Mariken Jongman, from the Netherlands, wondered why she was on the panel. Her brother had studied politics; there are about 20 political parties in the Netherlands and he found they are all the same, she said. She was a vegetarian, mostly because of the way animals are treated but she felt no obligation to involve politics in a story about a thirteen-year-old boy. Her goal was to change an individual in some way. “How can you see or do life differently than your parents?” she asked. Children are dependent. They can’t put their parents into rehabilitation. Her character ponders the problem. In his position, she would have done nothing but he does it better.

 

Khet Mar found it difficult to write in Burma. At least 15 writers are in jail in Burma. Everything written in Burma was read by a board of censors. Writing in Iowa she didn’t think about censorship and published a book but in Burma she had to leave out sensitive names. So, now there are two versions of the novel. How to get past the censors is now always in the back of her mind.

 

Domenico Starmone is an Italian high school teacher but also a writer, screenwriter and journalist. Mostly he has written about school and the relationship between teachers and students. “The classroom is a political state in which a teacher has power to control through language,” he said. Television always tries to flatten words into stereotypes to create the world we see. Writers have to resist that and keep language fresh with meaning. In countries without explicit censorship writers censor themselves. What is offensive? What can annoy the authorities or repel readers? What should be unsaid? Being in a war was not important but finding the right words to explain war was. Humanitarian wars kill mostly women and children.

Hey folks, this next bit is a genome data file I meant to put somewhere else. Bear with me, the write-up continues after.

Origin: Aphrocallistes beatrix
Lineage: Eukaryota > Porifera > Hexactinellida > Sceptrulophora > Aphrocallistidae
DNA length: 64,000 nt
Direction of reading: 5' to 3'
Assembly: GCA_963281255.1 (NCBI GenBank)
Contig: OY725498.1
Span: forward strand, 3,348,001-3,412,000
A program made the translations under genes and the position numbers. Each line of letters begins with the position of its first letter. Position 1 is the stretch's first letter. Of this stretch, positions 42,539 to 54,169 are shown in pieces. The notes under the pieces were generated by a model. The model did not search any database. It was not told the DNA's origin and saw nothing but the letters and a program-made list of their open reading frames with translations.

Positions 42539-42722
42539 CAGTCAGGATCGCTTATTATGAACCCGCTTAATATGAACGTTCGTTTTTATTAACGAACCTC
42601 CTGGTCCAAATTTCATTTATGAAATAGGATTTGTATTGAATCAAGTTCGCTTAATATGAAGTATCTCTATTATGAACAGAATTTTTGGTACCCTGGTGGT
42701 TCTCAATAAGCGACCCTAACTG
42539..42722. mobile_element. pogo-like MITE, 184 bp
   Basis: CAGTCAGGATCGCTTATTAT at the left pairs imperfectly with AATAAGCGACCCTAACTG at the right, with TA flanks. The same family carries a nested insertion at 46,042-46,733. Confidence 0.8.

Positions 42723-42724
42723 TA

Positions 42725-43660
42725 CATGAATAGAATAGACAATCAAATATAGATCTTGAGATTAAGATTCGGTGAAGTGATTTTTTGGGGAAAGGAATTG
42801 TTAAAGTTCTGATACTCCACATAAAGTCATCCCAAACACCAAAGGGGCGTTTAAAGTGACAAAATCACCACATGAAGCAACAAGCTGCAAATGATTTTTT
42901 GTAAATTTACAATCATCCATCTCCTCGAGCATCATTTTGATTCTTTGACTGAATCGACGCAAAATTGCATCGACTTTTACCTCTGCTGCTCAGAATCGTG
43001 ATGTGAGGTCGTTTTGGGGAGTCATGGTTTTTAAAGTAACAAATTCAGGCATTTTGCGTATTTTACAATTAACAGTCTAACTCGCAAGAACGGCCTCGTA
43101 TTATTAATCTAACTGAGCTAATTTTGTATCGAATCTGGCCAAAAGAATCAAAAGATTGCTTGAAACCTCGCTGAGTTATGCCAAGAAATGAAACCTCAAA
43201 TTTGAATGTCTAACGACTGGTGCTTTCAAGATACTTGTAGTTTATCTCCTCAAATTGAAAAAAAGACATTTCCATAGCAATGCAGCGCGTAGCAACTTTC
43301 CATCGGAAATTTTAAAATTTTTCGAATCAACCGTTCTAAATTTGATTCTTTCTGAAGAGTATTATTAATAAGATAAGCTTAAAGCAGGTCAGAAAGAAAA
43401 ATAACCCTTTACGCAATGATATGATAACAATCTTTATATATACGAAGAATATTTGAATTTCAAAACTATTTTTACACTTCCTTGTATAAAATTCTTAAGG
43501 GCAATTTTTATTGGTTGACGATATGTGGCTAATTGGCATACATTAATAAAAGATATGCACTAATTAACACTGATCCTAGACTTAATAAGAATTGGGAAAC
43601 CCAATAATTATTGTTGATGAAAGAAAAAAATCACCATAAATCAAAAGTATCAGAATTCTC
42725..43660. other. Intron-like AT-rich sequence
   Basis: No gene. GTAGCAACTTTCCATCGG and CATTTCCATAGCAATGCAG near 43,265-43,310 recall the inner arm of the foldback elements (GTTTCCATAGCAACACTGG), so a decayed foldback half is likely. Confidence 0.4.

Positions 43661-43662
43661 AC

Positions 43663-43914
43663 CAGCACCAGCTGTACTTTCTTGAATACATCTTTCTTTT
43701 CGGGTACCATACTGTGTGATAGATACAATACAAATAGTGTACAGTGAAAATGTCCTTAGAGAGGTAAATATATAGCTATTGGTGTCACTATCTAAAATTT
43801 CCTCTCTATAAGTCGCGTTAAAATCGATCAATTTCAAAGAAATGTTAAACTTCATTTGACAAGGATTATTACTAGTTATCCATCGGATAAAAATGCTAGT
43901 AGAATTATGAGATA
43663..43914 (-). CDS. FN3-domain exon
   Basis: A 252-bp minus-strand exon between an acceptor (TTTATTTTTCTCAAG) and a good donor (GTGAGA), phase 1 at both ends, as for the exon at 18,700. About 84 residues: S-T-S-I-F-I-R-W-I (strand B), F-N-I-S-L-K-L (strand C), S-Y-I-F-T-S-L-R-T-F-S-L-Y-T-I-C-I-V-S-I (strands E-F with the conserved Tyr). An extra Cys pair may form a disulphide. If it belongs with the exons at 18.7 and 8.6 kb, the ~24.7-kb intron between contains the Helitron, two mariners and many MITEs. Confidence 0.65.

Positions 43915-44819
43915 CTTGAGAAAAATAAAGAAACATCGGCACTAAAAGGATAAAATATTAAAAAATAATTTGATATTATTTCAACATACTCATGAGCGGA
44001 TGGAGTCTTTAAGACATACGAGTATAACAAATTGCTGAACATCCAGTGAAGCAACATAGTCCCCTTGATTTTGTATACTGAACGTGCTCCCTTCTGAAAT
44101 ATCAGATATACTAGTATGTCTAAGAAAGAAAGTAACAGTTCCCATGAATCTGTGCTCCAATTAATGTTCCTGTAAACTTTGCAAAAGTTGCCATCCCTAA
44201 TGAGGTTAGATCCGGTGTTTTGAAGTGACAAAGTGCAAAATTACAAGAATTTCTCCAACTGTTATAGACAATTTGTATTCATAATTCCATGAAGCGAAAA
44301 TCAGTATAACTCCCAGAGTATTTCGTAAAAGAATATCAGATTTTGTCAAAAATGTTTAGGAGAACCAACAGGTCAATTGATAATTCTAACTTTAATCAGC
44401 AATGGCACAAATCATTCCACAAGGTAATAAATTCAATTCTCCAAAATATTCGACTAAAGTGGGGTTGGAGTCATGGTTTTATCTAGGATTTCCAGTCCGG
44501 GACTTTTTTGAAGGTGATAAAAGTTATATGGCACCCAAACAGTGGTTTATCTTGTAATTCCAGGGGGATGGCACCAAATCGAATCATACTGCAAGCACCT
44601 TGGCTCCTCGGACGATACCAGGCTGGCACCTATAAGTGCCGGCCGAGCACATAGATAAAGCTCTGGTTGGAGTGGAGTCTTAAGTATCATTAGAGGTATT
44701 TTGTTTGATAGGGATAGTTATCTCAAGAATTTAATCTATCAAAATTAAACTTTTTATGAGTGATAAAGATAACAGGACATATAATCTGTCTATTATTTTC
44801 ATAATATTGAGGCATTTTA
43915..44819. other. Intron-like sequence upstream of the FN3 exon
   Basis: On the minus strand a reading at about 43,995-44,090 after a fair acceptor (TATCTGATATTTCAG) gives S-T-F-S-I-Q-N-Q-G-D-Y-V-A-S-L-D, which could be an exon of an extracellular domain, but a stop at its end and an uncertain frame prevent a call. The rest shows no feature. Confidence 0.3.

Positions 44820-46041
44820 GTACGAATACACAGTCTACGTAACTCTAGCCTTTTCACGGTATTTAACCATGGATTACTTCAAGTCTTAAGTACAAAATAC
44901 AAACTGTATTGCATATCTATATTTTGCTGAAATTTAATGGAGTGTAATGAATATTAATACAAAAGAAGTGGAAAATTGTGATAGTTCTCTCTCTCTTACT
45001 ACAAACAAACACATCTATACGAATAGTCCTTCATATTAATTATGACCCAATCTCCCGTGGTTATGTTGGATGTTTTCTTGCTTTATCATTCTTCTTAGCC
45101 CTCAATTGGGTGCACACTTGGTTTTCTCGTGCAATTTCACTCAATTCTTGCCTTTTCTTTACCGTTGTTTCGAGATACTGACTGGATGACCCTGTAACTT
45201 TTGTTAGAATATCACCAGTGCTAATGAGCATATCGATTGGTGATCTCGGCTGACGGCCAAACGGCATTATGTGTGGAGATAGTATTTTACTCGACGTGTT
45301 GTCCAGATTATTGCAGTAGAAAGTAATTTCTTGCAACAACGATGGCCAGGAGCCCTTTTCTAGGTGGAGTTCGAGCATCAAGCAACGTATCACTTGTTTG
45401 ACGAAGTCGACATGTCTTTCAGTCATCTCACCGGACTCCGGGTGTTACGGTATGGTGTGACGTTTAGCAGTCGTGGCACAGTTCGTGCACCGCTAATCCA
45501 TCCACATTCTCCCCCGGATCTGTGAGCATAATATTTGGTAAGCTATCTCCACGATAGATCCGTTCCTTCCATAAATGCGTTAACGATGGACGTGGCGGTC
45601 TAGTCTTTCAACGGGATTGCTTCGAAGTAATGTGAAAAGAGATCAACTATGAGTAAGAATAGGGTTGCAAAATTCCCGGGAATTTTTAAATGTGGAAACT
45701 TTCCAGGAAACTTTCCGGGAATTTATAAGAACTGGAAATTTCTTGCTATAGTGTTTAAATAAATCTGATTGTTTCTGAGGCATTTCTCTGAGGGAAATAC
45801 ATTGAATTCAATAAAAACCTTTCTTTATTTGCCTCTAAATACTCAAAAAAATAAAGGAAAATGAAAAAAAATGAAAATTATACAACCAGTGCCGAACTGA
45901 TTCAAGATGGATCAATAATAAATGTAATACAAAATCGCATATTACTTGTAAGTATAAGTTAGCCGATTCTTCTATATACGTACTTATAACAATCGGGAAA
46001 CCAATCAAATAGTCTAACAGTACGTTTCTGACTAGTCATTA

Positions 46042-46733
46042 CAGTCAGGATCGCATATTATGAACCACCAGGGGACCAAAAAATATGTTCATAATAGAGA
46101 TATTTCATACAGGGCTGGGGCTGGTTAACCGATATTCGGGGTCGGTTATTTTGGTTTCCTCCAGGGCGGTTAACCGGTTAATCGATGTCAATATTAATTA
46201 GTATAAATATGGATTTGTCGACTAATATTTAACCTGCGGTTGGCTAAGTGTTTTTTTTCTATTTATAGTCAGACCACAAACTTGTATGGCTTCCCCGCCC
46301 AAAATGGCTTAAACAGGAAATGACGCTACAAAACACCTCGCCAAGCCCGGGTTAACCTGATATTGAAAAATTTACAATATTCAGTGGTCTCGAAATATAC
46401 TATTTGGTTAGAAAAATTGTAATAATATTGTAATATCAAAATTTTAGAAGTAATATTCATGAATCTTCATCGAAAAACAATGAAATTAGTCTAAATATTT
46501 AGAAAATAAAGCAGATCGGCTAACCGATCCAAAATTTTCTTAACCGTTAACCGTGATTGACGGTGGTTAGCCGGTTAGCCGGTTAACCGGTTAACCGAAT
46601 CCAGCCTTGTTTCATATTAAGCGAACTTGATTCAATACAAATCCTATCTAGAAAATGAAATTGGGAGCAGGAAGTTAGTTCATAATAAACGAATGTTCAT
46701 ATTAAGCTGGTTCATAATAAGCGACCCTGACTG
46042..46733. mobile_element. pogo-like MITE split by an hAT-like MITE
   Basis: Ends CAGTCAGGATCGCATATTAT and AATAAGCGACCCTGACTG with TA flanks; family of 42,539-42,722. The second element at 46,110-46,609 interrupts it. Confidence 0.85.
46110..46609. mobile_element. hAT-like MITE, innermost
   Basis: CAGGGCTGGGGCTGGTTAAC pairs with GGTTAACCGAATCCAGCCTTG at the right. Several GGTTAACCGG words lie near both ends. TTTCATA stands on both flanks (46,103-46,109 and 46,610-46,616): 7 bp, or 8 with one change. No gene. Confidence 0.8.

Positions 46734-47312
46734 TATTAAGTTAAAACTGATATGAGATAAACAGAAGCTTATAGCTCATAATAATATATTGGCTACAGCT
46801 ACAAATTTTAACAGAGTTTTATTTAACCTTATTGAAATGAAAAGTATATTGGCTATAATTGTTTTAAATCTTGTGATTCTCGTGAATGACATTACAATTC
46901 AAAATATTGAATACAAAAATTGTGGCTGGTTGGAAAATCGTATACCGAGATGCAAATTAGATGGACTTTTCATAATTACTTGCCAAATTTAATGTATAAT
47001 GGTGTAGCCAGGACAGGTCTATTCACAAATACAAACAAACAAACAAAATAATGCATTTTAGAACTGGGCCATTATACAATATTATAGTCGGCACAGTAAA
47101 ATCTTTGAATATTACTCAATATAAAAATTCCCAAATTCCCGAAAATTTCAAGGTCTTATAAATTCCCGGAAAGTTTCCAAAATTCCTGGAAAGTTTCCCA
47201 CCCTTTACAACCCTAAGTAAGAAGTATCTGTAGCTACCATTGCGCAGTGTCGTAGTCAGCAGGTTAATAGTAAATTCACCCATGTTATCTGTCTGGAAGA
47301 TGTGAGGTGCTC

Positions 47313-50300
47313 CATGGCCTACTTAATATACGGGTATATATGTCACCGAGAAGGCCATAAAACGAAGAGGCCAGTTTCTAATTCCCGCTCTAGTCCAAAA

Whether literature was left or right was lost in discussion of censorship and war. War is the definitive experience of American males. Those who did not serve in the military during the Vietnam War felt the obligation to be militant in opposing it. Participating in violent sports and “gang wars” are virtual ways of defining oneself.

 

I was in Vietnam during the war and have returned twice since the war. I was in Cambodia when the Vietnamese army controlled the cities but the Khmer Rouge was active in the mountains. In 2006, I was in Slovenia, Croatia, Bosnia and Serbia/Montenegro. In Sarajevo I stood in the steps of the assassin who afforded the excuse for World War One, a war that left my father with nightmares and other invisible scars. I had dinner with a widow and her son. She had escaped over the mountains with her boy, an infant, but her husband had remained behind. She wanted NATO forces to remain because she feared the war would begin again.

 

I have written about war but there are no anti-war novels. I read Johnny Got His Gun, that was intended to be a war novel. I think most young men who read the book felt challenged as I did to endure such loss of everything but thought, and to believe that we could prevail. War is the ultimate human experience because it changes nothing yet changes everything.